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Cognitive function: Is it all downhill from age 24?


To most, the term "over the hill" means a person is at least past the age of 50. But a group of researchers out of Canada say it might actually start at age 24. Before you freak out, though, let's take a look at the study. 

Researchers from Simon Fraser University studied a group of people between the ages 16-44 and found that cognitive motor performance begins deteriorating around age 24. (Via YouTube / Jordan Couch)

To determine this, they compared the people's performance against one another when playing the real-time strategy video game "StarCraft II."

In a press release, a university rep says collecting the data this way was invaluable because "performance records, which can be readily replayed, constitute big data. ... They present 870 hours worth of real-time cognitive moves performed at varied skill levels." 

According to The Washington Post, players who were 24 years old were the youngest ones showing slower cognitive function.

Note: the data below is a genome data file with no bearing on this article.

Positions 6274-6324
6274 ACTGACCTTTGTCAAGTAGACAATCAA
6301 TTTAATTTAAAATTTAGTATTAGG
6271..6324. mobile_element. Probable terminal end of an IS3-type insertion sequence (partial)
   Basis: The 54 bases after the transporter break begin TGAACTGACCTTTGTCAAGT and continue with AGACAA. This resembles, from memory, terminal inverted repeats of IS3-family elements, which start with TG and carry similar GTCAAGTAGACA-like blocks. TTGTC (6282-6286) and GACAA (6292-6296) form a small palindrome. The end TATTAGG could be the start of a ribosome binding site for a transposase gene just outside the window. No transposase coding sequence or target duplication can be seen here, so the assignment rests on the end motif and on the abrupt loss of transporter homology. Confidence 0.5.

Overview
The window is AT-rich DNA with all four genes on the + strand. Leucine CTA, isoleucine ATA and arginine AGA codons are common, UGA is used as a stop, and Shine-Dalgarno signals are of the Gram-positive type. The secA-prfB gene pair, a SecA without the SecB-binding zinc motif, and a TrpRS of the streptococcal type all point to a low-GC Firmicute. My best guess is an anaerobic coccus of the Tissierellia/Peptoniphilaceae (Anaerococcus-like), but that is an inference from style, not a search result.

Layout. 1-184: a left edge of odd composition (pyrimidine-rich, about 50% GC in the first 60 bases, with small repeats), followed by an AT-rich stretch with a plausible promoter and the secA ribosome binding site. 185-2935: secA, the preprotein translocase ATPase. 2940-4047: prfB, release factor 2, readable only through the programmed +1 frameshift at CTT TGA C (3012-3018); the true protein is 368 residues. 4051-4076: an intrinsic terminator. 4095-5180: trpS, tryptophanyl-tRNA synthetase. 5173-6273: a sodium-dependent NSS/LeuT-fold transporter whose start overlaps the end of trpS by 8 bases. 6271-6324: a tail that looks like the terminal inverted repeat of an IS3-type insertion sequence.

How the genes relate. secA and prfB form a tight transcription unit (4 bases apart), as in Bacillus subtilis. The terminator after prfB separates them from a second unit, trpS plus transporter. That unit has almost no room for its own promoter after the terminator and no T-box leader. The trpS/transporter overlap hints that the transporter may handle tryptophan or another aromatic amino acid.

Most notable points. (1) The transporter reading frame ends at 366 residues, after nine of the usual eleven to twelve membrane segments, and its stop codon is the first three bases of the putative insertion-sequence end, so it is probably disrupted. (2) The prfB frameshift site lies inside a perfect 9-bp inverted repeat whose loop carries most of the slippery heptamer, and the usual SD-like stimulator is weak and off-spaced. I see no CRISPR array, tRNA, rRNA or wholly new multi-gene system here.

But "over the hill" might be a bit drastic. When we say slower, we mean like milliseconds. The Vancouver Sun says the difference in the response time between a 24-year-old and that of a 39-year-old was 150 milliseconds, or .15 seconds.

Don't write the older players off just yet. The Huffington Post reports the lead doctoral student, Joe Thompson, said, "Older players, though slower, seem to compensate by employing simpler strategies and using the game's interface more efficiently than younger players, enabling them to retain their skill, despite cognitive motor-speed loss."

Thompson says the study, which was published in PLOS One, proves that although people slow down with age, they make up for it by learning to adapt quickly to the constantly changing world around them. For example, in the video game, the older players used cheats and shortcuts to stay ahead. 

See, there is a silver lining. 

 



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